The Queen loved corgis… now everyone wants one! - petsitterbank

The Queen loved corgis… now everyone wants one!

The Queen loved corgis… now everyone wants one!: Searches for the Her Majesty’s favorite dog breed have increased TENFOLD in the last week, charity says

  • Searches for corgis increased tenfold in the last week according to Pets4Homes
  • Buying Pembroke Welsh corgi puppy will now set you back up to £2,500
  • Average prices have reached a record high after doubling in last three days
  • Queen was given first corgi in 1944 and had life long love of the dogs
  • The Queen’s funeral: All the latest Royal Family news and coverage

They are the breed that became united with the Queen and were by her side throughout her 70-year reign.

And now, it seems, everyone else wants a corgi too.

Searches for the dogs have increased tenfold in the last week, according to pet rehoming website Pets4Homes.

Buying a Pembroke Welsh corgi puppy will now set you back up to £2,500, with average prices reaching a record high after doubling in the last three days.

The Queen was given her first corgi, Susan, as a gift for her 18th birthday in 1944, and went on to have more than 30.

Smitten: A young Princess Elizabeth hugs a corgi in July 1936

Princess Elizabeth takes her pet dog for a walk in Hyde Park, London, on Feb.  26. 1936

Princess Elizabeth takes her pet dog for a walk in Hyde Park, London, on Feb. 26. 1936

Princess Elizabeth (Queen Elizabeth II) with two Pembroke Welsh Corgi dogs, Dookie and Jane

Princess Elizabeth (Queen Elizabeth II) with two Pembroke Welsh Corgi dogs, Dookie and Jane

Roger Mugford, who used to be the Queen’s corgi trainer, said the first breed of dog someone is given tends to be the one they stay most attached to.

‘I think that was true for Her Majesty,’ he told the BBC this week. ‘She loved her first corgi and she loved all 30 corgis that followed. They are her trademark breed of dog.

‘The purebred corgi is hard to beat. It has so many merits – a big-minded, big-hearted, hardworking dog in a small body.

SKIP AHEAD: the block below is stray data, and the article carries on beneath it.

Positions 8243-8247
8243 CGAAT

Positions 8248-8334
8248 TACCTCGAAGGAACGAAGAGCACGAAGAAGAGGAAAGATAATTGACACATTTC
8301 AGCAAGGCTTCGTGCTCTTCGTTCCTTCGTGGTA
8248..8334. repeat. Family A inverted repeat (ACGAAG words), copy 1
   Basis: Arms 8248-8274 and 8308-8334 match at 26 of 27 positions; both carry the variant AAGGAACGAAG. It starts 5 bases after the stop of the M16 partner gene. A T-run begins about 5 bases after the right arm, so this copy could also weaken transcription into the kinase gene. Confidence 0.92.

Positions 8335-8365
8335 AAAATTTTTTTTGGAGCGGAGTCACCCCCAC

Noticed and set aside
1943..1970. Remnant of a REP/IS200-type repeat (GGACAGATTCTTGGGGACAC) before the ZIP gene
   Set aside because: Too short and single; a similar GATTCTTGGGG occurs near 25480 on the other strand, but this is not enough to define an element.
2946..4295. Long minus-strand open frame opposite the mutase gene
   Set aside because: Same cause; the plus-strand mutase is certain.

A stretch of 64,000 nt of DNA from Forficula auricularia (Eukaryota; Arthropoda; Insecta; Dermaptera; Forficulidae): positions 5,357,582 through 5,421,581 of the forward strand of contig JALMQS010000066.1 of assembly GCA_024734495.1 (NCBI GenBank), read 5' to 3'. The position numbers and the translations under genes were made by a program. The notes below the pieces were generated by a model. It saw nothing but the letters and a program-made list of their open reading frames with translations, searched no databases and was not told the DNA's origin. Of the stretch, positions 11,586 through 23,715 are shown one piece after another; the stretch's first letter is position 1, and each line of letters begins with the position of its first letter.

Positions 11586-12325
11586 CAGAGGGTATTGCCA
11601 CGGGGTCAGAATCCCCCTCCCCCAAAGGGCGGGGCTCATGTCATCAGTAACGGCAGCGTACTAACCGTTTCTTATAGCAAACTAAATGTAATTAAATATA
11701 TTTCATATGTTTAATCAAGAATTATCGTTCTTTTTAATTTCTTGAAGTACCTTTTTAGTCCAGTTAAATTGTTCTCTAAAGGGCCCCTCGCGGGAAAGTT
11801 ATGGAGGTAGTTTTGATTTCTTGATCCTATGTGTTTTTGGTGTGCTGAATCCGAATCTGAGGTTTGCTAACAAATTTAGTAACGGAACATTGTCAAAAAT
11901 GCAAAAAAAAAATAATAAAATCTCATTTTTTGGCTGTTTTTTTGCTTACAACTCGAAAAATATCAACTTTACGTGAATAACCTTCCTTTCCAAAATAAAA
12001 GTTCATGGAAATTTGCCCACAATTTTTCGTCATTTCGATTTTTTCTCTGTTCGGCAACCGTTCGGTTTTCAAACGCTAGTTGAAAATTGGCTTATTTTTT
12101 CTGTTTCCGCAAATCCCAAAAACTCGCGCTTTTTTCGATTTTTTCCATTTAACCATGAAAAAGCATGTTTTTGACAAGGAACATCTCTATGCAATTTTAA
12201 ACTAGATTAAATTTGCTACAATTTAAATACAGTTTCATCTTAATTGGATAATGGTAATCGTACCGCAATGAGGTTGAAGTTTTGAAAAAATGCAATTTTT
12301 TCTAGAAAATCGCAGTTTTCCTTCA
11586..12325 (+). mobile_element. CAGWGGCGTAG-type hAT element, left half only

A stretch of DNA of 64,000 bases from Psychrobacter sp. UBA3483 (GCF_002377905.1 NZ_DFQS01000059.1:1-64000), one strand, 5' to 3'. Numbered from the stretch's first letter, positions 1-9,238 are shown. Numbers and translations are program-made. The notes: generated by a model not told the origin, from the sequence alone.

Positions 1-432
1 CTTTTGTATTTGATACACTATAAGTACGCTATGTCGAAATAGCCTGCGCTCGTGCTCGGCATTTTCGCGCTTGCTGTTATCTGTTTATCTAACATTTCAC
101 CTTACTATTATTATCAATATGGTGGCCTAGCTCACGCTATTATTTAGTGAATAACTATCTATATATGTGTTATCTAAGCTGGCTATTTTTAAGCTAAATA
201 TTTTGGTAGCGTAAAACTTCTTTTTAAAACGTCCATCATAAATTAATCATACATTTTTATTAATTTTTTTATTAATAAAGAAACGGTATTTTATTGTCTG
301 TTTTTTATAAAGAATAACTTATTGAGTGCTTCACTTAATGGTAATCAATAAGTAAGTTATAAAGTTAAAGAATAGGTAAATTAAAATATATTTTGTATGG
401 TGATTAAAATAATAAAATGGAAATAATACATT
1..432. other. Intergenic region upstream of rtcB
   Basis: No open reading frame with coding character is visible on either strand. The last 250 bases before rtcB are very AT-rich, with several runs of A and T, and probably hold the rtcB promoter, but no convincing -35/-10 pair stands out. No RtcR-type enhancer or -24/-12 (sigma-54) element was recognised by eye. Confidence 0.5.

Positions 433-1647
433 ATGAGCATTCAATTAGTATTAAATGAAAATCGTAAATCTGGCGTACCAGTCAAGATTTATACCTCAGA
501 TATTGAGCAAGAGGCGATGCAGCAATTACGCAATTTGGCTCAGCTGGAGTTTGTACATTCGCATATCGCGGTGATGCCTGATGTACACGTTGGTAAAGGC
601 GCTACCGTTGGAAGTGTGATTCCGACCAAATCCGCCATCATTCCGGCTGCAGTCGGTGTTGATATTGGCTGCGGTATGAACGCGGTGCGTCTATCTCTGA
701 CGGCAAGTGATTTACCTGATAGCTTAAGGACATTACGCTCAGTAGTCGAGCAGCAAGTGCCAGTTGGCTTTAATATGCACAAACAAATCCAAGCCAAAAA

‘They’re usually good-natured and they’re highly trainable. They have all the training qualities of a border collie.’ He said the Queen had a soft spot for puppies, which he described as her ‘mistake’.

‘Other members of the family commented, as did I, that ‘Maybe, Ma’am, you have too many dogs’,’ he said.

Queen Elizabeth II arrives at King's Cross railway station in London, on October 15, 1969 with four Corgis

Queen Elizabeth II arrives at King’s Cross railway station in London, on October 15, 1969 with four Corgis

‘She put me down very firmly and said ‘Philip already says I have too many dogs. I don’t pay you good money to tell me what I already know.’

The Queen continued to have corgis until she passed away, which Dr Mugford described as a ‘fantastic pleasure’ for her in her later years, ‘They were the great relaxation, the great therapy, from the affairs of state,’ he added.

Her Majesty’s dogs will now live with her son, Andrew, and his ex-wife Sarah Ferguson as Muick and Sandy were gifts from the Duke of York and Princesses Beatrice and Eugenie.

Her Majesty's dogs will now live with her son, Andrew, and his ex-wife Sarah Ferguson as Muick and Sandy were gifts from the Duke of York and Princesses Beatrice and Eugenie

Her Majesty’s dogs will now live with her son, Andrew, and his ex-wife Sarah Ferguson as Muick and Sandy were gifts from the Duke of York and Princesses Beatrice and Eugenie

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